Telogen effluvium is a form of temporary hair loss that usually happens after stress, a shock, or a traumatic event. It usually occurs on the top of the scalp.
In this article, we look at the causes, symptoms, diagnosis, and treatment of telogen effluvium, including dietary changes that may help.
A person is described as having chronic telogen effluvium if they frequently experience periods of hair shedding for more than 6 months. Telogen effluvium is generally reversible.
A person with this condition does not lose all their hair, although it may become noticeably thin.
Telogen effluvium is a form of hair loss characterized by hair thinning or an increase in hair shedding. It occurs more often in women and is usually triggered by a disturbance to the hair cycle.
The hair cycle typically has three phases:
- Anagen or growth phase.
- Catagen or transitional phase.
- Telogen or resting phase.
Telogen effluvium is associated with the telogen phase. Normally, 5 to 10 percent of a person’s hair is in the telogen phase at any one time.
With telogen effluvium, the anagen phase slows down, meaning that fewer hairs enter the next two stages. With this condition, around 30 percent of hair follicles move into the telogen phase, which means that hair shedding occurs.
The main symptom of telogen effluvium is an increase in the amount of hair a person sheds.
Someone may notice that more hair than usual is falling out when they wash or brush their hair. They may also find more hair in the drain or on their pillow.
Disturbances to the hair cycle can be caused by a number of triggers, including:
- Severe stress. Prolonged periods of stress can result in telogen effluvium. Hair loss typically occurs about 3 months after the stressful event.
- Poor diet. Hair requires key nutrients including protein, iron, B-vitamins, and zinc to grow. A shortage of these nutrients may affect the quality and quantity of a person’s hair.
- Sudden weight loss. Weight loss or chronic calorie restriction, such as in anorexia nervosa, can cause the hair to shed.
- Pregnancy and childbirth. During pregnancy, more hair is in the growth phase for longer. Hormonal changes that occur 3 to 6 months after birth can cause hair to shed. This is called post-partum telogen effluvium.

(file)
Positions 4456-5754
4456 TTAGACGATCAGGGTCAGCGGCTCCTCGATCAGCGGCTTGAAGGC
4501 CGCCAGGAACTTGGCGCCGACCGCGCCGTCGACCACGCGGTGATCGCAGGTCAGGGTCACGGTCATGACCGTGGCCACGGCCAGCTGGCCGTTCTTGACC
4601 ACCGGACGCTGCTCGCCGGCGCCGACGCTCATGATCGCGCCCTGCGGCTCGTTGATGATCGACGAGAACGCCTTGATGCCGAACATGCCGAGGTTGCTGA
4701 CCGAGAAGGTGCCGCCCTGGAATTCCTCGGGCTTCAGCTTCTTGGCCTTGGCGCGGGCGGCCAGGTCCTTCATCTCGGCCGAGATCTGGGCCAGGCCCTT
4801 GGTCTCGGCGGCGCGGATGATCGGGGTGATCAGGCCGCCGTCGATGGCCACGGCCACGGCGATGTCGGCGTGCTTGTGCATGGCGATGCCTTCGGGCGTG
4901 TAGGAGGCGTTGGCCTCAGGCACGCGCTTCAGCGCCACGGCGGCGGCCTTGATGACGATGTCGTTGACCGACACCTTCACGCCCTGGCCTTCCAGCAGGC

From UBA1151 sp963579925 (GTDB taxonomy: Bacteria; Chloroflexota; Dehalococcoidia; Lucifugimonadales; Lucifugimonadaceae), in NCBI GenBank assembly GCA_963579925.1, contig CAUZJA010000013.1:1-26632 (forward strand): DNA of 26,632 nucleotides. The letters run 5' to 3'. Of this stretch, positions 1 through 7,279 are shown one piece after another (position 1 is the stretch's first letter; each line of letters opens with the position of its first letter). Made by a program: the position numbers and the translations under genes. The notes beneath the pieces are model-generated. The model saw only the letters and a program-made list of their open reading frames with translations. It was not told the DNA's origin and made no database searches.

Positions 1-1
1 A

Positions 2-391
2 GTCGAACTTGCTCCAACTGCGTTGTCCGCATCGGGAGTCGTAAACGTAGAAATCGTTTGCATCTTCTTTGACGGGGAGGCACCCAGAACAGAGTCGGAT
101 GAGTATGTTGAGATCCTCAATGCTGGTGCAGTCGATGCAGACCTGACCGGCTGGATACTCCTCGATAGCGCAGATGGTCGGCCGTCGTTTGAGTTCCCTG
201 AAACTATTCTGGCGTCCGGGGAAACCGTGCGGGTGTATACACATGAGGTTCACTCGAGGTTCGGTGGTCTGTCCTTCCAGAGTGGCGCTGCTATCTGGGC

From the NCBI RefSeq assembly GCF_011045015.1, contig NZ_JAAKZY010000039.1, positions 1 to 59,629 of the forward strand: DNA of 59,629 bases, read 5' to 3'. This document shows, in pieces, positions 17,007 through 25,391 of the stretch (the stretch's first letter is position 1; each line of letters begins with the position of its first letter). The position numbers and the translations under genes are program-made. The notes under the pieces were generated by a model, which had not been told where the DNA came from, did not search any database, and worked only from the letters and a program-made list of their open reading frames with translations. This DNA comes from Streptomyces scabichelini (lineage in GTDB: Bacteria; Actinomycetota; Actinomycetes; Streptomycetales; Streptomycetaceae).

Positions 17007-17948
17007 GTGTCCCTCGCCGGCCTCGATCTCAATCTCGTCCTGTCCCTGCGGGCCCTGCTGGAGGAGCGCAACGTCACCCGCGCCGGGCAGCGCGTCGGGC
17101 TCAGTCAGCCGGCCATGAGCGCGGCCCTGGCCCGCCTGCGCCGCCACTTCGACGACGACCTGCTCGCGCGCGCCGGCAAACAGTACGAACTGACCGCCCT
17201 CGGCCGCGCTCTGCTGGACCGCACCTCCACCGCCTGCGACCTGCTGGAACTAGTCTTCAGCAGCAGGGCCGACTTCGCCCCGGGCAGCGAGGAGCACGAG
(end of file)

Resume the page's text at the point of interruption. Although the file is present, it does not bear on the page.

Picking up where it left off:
- Menopause. Hormonal changes that occur during the menopause may also cause telogen effluvium.
- Certain drugs. Certain medications and recreational drugs can cause hair loss.
- Underlying health conditions. These can include autoimmune disease, conditions that affect the thyroid gland, and alopecia areata.
- Surgery. Depending on the type of procedure, length of stay in hospital, medications, and overall nutritional status.
- Metal toxicity. Contact with toxic chemicals in metal can lead to hair loss.
Treatment for telogen effluvium depends on what is triggering the hair loss. Once the trigger has been established and addressed, the hair cycle should normalize and hair will begin to grow back.
Treatment options include:
- addressing nutritional deficiencies through diet
- non-surgical hair replacement
- hormone replacement therapy for people experiencing menopause
- counseling support to manage stress or anxiety
A person should try to avoid chemical or heat treatments that could damage the hair. They should also avoid heat styling and heat treatment, such as curling or perming the hair.
Dietary considerations include the following:
- Protein provides the building blocks for hair to grow. Make sure the diet includes plenty of protein-rich foods such as meat, eggs, fish, beans, grains, and nuts. The amino acid lysine may be particularly important for hair growth.
- Iron deficiency may be linked to telogen effluvium. Making changes to the diet to include iron-rich foods may help with hair loss. These include red meat, liver, dark green leafy vegetables, beans, and lentils.
- Supplementation can be considered for a short time while nutritional status is improved.
For professional advice, a person can contact a dermatologist or trichologist.
With telogen effluvium, it is common for hair to grow back within 3 to 6 months after the cause has been dealt with. Sometimes, the rate of shedding slows down but does not stop entirely. In most cases, no more than 50 percent of the hair is lost.
When diagnosing telogen effluvium, a doctor will examine the hairs that have fallen out.
Several tests can be performed to diagnose telogen effluvium:
- The diameter and length of the lost hairs can signal this condition, and may help a doctor to differentiate between this and alopecia.
- A hair pull test may be carried out to see how much hair is being shed.
- A wash test can be performed whereby the number of hairs lost during washing is counted.
- A blood test may be useful to work out the cause of hair loss. These tests can help diagnose iron deficiency or thyroid insufficiency.
A dermatologist might be able to diagnose telogen effluvium and offer advice. They will look at other indicators of hair health, such as the appearance of the scalp, any patches of baldness, or more generalized hair thinning.
Telogen effluvium is a common cause of temporary hair loss. It is characterized by an abrupt onset of hair shedding usually seen several months after a triggering event.
It usually lasts for around 6 months, except for cases of chronic telogen effluvium, which last longer. No specific treatment exists, but lifestyle and dietary changes can be effective in beginning hair regrowth.